Predicting necrosis in residual mass analysis after retroperitoneal lymph node dissection: a retrospective study
1 Division of Urology, University of Sao Paulo Medical School and Cancer Institute of Sao Paulo, ICESP, São Paulo, SP, Brazil
2 Division of Urology, University of São Paulo Medical School, São Paulo, Brazil
World Journal of Surgical Oncology 2012, 10:203 doi:10.1186/1477-7819-10-203Published: 28 September 2012
Recent studies have demonstrated that pathological analysis of retroperitoneal residual masses of patients with testicular germ cell tumors revealed findings of necrotic debris or fibrosis in up to 50% of patients. We aimed at pursuing a clinical and pathological review of patients undergoing post chemotherapy retroperitoneal lymph node dissection (PC-RPLND) in order to identify variables that may help predict necrosis in the retroperitoneum.
We performed a retrospective analysis of all patients who underwent PC-RPLND at the University Hospital of the University of São Paulo and Cancer Institute of Sao Paulo between January 2005 and September 2011. Clinical and pathological data were obtained and consisted basically of: measures of retroperitoneal masses, histology of the orchiectomy specimen, serum tumor marker and retroperitoneal nodal size before and after chemotherapy.
We gathered a total of 32 patients with a mean age of 29.7; pathological analysis in our series demonstrated that 15 (47%) had necrosis in residual retroperitoneal masses, 15 had teratoma (47%) and 2 (6.4%) had viable germ cell tumors (GCT). The mean size of the retroperitoneal mass was 4.94 cm in our sample, without a difference between the groups (P = 0.176). From all studied variables, relative changes in retroperitoneal lymph node size (P = 0.04), the absence of teratoma in the orchiectomy specimen (P = 0.03) and the presence of choriocarcinoma in the testicular analysis after orchiectomy (P = 0.03) were statistically significant predictors of the presence of necrosis. A reduction level of 35% was therefore suggested to be the best cutoff for predicting the absence of tumor in the retroperitoneum with a sensitivity of 73.3% and specificity of 82.4%.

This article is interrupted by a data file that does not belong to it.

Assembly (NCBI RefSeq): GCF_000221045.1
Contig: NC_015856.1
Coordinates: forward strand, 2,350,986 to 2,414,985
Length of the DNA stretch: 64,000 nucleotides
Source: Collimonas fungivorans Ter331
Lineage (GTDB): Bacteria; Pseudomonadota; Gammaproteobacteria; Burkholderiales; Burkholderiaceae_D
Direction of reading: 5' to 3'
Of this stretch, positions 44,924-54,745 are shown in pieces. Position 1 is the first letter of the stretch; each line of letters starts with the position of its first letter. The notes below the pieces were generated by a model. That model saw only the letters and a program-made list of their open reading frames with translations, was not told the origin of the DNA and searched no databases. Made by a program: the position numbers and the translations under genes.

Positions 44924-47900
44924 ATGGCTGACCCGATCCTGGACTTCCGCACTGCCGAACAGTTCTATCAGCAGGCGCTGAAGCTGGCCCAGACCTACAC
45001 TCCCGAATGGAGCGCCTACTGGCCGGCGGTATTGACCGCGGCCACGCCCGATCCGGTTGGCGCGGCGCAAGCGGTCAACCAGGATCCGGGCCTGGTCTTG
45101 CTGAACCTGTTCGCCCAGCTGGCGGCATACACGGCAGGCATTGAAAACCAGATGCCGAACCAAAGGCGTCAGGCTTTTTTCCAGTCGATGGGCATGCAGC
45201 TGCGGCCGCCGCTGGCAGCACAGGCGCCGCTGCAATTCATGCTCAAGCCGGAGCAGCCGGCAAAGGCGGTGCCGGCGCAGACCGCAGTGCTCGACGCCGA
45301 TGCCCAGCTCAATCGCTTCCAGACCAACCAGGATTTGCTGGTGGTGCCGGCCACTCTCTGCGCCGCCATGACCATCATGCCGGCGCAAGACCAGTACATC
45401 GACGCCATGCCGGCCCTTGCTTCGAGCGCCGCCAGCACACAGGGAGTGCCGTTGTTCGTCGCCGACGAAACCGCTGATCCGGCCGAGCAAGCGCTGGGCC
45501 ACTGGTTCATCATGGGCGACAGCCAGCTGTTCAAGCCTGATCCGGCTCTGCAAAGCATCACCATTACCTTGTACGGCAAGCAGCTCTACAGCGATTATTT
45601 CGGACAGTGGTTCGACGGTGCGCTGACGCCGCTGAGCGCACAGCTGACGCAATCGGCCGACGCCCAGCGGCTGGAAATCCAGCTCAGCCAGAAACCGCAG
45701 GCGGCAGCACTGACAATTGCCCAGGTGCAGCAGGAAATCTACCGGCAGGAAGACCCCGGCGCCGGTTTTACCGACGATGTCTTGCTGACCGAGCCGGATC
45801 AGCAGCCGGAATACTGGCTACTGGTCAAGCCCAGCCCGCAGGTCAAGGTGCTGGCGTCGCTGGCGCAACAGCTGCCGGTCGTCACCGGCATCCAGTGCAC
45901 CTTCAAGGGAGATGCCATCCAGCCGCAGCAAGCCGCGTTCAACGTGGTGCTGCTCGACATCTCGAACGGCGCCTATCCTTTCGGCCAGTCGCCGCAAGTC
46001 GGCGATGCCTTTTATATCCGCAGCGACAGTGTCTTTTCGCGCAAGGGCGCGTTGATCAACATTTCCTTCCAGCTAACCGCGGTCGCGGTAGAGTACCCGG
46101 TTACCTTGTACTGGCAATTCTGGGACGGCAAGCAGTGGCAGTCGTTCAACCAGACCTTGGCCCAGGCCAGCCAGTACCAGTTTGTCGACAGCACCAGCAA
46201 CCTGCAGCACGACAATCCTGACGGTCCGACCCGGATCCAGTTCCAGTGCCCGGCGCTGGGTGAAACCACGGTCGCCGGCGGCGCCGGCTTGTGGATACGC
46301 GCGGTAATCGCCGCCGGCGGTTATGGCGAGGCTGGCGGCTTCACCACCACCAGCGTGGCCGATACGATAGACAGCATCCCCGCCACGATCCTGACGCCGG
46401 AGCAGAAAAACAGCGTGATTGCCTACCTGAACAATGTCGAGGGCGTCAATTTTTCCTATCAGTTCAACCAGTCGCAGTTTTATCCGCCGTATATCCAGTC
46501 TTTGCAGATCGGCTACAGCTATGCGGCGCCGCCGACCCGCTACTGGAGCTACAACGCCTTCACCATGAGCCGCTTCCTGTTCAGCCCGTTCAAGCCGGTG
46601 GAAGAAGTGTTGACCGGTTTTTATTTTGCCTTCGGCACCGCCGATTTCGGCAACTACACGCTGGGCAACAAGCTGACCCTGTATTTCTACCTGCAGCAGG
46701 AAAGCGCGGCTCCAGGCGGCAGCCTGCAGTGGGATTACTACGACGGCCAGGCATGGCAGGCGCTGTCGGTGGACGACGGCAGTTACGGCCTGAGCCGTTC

Even though retroperitoneal lymph node dissection remains the gold standard for patients with residual masses, those without teratoma in the primary tumor and a shrinkage of 35% or more in retroperitoneal mass have a considerably smaller chance of having viable GCT or teratoma in the retroperitoneum and a surveillance program could be considered.